Glydon deserves whatever bucks you throuw his way. First interesting thing I've read on here for a month, although the Schwantz racing school thing was mildly entertaining.... How's that ZZR/FJR/whatever shootout going? Just about every other website's already reviewed the new Kwacker.
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Old 07-23-2002, 07:18 AM   #14
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Default Great reading

Got to hand it to you guys, the comments posted make great reading!
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Old 07-23-2002, 07:19 AM   #15
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Default Re: The Objects of Our Affection

probly all fawned and toadied all over the thing as usual I imagine too, huh? I'm bout to pick one up at Kawasaki as a matter of fact.
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Old 07-23-2002, 07:59 AM   #16
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Default And Thats the Point

That's what makes MO unique. Everything they post should be written to encourage discussions like this. Some of you guys write better than anyone from MO. Great!
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Old 07-23-2002, 08:13 AM   #17
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Default Electronic vs. Mechanical tools

Shim the needles and adjust the mixture screw? Let's see what did I have to buy for that. Screw drivers, wrenches, cordless drill, and a little jobby to rethread a screw I stripped.

I often hear people say that something is easy to fix or work on yourself, but they always assume that I have tools just lying around. Well I do have tools, but they're multimeters, solider guns, tiny screw drivers, tweezers, and the like.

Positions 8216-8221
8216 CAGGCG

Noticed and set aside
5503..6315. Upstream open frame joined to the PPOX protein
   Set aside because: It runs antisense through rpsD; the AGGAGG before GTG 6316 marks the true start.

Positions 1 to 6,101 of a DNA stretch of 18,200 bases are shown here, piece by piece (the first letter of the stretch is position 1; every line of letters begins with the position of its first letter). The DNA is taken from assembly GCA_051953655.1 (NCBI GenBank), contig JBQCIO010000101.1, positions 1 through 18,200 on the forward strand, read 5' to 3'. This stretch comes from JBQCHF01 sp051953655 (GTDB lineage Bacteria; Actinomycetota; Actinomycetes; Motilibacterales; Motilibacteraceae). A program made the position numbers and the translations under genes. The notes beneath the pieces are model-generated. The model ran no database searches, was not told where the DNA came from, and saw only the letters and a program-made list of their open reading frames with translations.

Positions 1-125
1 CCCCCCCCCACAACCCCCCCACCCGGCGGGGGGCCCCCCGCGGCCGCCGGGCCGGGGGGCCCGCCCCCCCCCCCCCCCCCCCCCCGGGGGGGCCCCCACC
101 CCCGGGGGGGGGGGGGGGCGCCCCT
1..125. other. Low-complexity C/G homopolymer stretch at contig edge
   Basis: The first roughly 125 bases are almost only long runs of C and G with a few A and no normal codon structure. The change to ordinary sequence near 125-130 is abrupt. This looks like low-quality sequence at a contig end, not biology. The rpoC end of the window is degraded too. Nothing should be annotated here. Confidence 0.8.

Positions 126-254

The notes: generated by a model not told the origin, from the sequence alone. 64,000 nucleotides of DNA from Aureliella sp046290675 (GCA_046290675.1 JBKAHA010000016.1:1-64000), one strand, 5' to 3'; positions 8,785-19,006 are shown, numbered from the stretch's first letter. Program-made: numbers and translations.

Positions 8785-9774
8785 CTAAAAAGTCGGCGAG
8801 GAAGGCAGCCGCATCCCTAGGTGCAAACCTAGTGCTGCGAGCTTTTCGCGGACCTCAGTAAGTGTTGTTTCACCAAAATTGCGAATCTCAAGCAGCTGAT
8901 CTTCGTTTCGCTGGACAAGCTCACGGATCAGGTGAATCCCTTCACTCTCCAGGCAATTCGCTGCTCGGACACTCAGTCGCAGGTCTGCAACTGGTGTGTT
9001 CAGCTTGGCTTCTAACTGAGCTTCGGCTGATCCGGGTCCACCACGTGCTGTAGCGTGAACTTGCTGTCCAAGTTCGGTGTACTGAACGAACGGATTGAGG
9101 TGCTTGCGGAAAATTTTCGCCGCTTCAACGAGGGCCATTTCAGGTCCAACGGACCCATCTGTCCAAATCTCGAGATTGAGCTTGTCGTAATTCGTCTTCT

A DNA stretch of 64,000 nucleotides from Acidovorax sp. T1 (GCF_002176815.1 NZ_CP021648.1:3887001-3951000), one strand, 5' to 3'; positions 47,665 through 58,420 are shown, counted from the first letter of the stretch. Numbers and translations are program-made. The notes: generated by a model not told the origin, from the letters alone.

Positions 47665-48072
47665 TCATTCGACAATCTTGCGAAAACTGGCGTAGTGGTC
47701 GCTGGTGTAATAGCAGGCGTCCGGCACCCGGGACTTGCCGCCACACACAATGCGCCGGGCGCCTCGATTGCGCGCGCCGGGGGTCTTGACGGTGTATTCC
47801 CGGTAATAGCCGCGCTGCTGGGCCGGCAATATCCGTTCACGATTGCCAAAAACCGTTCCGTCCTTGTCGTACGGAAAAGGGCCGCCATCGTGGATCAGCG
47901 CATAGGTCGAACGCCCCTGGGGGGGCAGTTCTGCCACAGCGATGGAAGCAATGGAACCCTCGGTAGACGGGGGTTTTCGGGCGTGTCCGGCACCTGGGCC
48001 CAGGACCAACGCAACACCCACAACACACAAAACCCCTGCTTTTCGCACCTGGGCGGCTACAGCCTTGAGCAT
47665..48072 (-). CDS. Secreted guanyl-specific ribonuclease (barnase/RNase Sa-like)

I don't think it's a generation issue, I think it's a question of how you were raised. I was taught to fix electronics yourself, hire someone to fix your car, and never let Grandpa near a sale (maybe I can drop that last one).

Bring on technology, I already have the tools.
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Old 07-23-2002, 08:15 AM   #18
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Default Click on Submit

This kind of discussion is what makes MO worth the money as a forum for thoughtfull motorcyclists. The comparos, news and articles are food for thought, and then for thorough discussion.

MO is understaffed, right? Well why don't you guys fill in the gaps? Hit the Submit button! If you see something interesting elsewhere that's not in MO, write up your comments, include a link to the content and we'll all get to see it and wring it out.

Think of MO as a cooperative of staff and subscribers based on this excellent Forum.

MO has the editorial responsibility to choose the best submissions and edit them to professional standards (that's part of the deal).

Please comment on this!
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Old 07-23-2002, 08:23 AM   #19
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Default Re: Click on Submit

Unfortunately, most of the news submissions that we get are irrelevant and not up to the standards of the better writers in the forums.
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Old 07-23-2002, 08:41 AM   #20
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Default Bash other things...

But not my beloved Datsun 280Z! I've long said that I'll know I've made it when I can afford to restore a 1976 280Z. (Now, a '78 is another story.) A silver blue '76 280Z 2+2 was my first car, and I didn't part with it until it had over 160,000 miles on the clock. I was physically ill for two days after I sold that car. My parents insisted (and assisted me) that I should get a newer car. So, I settled on an '85 Toyota Supra, but that's another story.

I guess that's why I still have my first bike--or pieces of it anyway. First love sure is passionate, and we never forget it.